Most of us have the bar basics--vodka, whisky, gin and a cocktail shaker--at home and have a go-to drink that we’d like to think we make pretty well. But, some of the more complex drinks can be intimidating, especially when you don’t have the right tools. With entertaining season ahead, from Halloween until the holidays, we can all use some guidance on making proper drinks at home. And when we need guidance, we go to one of the best bartenders in the city: Franz Swinton.
Swinton, general manager at Raw Bar, has seen a lot of changes in the city’s attitude toward cocktails in the last decade.
“Even mojitos were hard to come by, and if you did get a mojito, it was pretty horrible,” says Swinton of the level of cocktails a decade ago.
Operating for about 11 years now, Raw Bar is the epicenter of cocktails in Calgary. It’s one of the first places in the city that was crafting thoughtful drinks with fresh ingredients when most places were still using sour mix.
“It’s really one of the first spots that started using fresh juices, using proper technique,” says Swinton. “It was the first place in the city that I saw that even had proper tools, egg whites, having several types of fresh herbs and a small bitters program when at the time, the only bitters being used was Angostura.”
In addition to that, it’s where bartending competitions started in Calgary, before eventually becoming the Alberta Cocktail Challenge and hosting larger international competitions.
“Raw Bar was able to rally the people around and create the strong cocktail community that Calgary now has: Nathan Head, Graham Warner (who is my mentor), Christina Mah, myself and Stephen Phipps,” recounts Swinton. “Those were names at the first competition 10 years ago.”
Out of that spawned the Calgary Bartender’s Association, which eventually became the Canadian Professional Bartenders Association (CPBA) Alberta chapter.
Despite changes in bartenders and cocktail menus over the years, two things are constant at the Raw Bar: its innovative use of Asian ingredients and its adherence to proper techniques--perfectly polished glass, great ice, proper garnish, and giving guests exactly what they want. “If somebody wants to come in here and order a cosmopolitan, then you better make one of the best damn cosmopolitans they’ve ever had,” says Swinton.
With that in mind, here is what you should stock your home bar with for that perfect drink, according to Swinton.
I have them everywhere in my house and I use them for everything. What most people don’t know is that depending on what kind of bar spoon you buy, they all have an exact measurement. Most of my big bar spoons that have the red rubber tip on them are all a 10mL measure, so I can use them for conversions between tablespoons and teaspoons. It’s my all purpose spoon at home.
I think a $3 or $4 muddler is a great investment, and I’ve even used a French rolling pin as a muddler. Obviously, it’s ginormous but it really does the job. I’ve used my rolling pin more for muddling than for actual baking.
I use an elbow citrus press in my cooking all the time whenever I’m using citrus juice. I’ll even press grapefruits with my lemon one. I’ll cut my grapefruit into eighths and I can juice grapefruits that way. I wouldn’t go out and buy one of the really giant ones because they’re not that effective when you get to limes and things like that. I find the lemon one is the perfect size. The Chef'n one that I have--it's plastic and they don't look like they're going to last but they actually last a really long time--I’ve had for several years and it’s never been broken. I find a lot of the enamel coated metal ones tend to snap.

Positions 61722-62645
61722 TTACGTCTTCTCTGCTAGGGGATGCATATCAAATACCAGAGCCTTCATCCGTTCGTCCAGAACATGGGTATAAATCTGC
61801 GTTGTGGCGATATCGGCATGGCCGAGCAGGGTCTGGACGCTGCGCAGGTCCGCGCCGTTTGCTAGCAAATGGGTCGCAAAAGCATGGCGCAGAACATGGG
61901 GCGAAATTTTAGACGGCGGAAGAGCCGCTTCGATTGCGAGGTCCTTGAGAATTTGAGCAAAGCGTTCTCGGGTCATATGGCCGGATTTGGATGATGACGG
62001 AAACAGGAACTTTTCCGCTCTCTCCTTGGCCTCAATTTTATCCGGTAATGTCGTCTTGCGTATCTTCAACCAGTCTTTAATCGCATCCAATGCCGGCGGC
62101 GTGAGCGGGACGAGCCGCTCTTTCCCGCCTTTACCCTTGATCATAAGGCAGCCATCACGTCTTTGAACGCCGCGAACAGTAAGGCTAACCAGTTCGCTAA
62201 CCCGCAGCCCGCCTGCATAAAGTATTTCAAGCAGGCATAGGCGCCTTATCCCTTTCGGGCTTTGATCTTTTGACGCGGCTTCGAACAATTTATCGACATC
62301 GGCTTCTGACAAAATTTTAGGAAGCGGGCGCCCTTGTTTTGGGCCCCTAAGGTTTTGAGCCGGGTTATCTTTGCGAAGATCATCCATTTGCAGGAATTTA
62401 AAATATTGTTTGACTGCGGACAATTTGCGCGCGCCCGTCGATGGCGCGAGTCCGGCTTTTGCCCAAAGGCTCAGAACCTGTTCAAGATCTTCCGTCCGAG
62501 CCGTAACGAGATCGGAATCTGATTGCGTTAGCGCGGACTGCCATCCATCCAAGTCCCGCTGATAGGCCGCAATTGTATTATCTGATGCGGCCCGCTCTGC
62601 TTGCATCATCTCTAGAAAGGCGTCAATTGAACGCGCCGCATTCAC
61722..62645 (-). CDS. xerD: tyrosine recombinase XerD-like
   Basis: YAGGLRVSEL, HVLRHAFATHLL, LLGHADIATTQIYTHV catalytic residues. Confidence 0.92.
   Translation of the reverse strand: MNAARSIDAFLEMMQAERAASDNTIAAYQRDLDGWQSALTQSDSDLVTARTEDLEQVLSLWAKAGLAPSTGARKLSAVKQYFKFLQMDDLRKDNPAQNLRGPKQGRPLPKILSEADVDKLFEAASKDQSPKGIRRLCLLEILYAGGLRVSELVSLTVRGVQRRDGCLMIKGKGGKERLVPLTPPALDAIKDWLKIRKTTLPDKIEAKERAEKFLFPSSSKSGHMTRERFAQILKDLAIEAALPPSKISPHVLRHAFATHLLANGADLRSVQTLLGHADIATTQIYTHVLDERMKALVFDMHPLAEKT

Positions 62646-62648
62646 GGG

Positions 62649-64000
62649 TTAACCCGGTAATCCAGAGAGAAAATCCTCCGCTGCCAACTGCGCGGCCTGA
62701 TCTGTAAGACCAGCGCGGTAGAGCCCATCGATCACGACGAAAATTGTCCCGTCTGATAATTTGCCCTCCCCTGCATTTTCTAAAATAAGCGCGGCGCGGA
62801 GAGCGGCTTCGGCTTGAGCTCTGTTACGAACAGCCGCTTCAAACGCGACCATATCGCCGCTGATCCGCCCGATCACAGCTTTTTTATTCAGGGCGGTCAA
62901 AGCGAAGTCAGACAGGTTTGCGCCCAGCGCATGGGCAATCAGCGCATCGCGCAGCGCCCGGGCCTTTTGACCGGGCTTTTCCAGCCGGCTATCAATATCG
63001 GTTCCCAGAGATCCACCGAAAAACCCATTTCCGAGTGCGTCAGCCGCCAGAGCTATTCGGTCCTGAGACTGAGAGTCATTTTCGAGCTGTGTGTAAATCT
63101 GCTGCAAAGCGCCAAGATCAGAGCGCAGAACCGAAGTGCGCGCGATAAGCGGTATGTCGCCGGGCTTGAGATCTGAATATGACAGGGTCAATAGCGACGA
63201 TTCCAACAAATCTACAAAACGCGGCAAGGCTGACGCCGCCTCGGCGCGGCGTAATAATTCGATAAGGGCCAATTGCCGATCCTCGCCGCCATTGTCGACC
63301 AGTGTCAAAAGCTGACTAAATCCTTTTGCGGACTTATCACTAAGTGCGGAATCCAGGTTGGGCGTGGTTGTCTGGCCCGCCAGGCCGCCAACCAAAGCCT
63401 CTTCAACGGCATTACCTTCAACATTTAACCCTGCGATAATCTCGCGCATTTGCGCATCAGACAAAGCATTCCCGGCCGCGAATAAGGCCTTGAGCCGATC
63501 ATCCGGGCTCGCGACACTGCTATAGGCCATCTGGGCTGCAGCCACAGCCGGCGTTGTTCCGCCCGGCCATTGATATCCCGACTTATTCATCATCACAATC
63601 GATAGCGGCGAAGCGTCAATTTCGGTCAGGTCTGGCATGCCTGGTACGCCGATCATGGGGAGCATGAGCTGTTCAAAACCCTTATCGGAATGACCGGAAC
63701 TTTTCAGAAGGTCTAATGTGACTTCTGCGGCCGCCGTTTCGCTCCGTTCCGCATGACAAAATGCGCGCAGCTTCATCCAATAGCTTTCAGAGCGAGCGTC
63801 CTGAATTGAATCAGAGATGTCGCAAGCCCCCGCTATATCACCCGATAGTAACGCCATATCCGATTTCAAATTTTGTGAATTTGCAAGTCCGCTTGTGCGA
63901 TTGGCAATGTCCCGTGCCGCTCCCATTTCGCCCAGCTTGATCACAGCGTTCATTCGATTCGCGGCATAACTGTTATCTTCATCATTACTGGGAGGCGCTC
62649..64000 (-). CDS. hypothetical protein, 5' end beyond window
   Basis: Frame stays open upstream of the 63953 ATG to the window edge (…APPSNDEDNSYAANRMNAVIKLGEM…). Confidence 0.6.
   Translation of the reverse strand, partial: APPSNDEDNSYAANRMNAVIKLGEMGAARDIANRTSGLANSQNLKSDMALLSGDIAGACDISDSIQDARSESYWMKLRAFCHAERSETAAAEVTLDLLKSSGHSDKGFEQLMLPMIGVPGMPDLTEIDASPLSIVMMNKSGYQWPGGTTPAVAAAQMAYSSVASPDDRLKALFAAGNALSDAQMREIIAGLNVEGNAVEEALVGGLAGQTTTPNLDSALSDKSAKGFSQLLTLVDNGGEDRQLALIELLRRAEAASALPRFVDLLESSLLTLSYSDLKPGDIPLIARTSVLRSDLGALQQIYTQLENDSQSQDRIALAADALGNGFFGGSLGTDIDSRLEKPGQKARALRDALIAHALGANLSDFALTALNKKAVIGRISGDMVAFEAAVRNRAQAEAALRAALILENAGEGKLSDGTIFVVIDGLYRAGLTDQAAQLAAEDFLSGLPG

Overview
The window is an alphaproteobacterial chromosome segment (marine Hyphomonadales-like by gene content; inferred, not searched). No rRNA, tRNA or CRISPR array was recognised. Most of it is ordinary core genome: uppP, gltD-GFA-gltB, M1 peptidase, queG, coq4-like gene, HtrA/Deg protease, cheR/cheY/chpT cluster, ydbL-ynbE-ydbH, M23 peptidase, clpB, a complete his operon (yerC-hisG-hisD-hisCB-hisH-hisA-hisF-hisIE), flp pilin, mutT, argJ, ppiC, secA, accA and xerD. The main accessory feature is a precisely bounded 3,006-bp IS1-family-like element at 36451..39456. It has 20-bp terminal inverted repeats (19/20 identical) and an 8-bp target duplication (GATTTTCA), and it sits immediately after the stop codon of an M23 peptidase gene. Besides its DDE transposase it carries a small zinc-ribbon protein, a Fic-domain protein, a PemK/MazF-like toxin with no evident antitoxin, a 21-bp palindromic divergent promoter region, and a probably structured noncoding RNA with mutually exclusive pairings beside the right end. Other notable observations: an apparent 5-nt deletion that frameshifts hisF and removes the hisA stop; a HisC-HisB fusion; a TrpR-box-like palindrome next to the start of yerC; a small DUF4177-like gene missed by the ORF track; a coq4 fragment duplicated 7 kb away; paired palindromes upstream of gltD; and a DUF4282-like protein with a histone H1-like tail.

It gives more of an accurate measure as to how much I’m putting into my drink. Instead of a few glugs or a couple of fingers, I can give myself a more reasonable pour [this way] with less spillage. Even the ones they sell at specialty food stores that have a little cover on them, those are pretty good. Pouring into a shot glass from a bottle, you have to be pretty steady handed to do that without spilling too much.
Ice cube trays for large ice
Having block ice is really nice, especially for the winter time for more classic cocktails like Manhattans. I like just having the 2" X 2" ice cubes; it’s just a little bit sexier. It doesn’t dilute your drink as much. If you want one drink that’ll last an episode of Stranger Things, you need that big cube.
What you don't need: specialty knives
If you have a nice paring knife, you can do pretty much everything that anything else can do. The only exception to that is a Microplane, which is a very unique and specialized tool but can do a lot of things when it comes to zesting. But other than that, a good paring knife substitutes for all those weird things like strawberry huller or a citrus tool. Don’t go out and waste your money on those things.
Recipe: Viet-modern Martini
Much like a dirty martini, the mild hint of fish sauce gives this martini a unique savouriness.
2 oz. London dry gin
1/4 oz. Dry vermouth (I like Noilly Prat for this version)
Smoky fish sauce rinse (combine 5 parts Toki Japanese whiskey and 1 part fish sauce)
Kaffir lime leaf
In a mixing glass, combine gin and vermouth. Add ice and stir until well chilled, about 20 seconds.
Add a few drops of whisky-fsh-sauce mixture to chilled martini or coupe glass and roll around glass to rinse. Shake off excess liquid then strain chilled cocktail into rinsed glass. Gently rub Kaffir lime leaf around the rim of the glass, place in drink, and serve.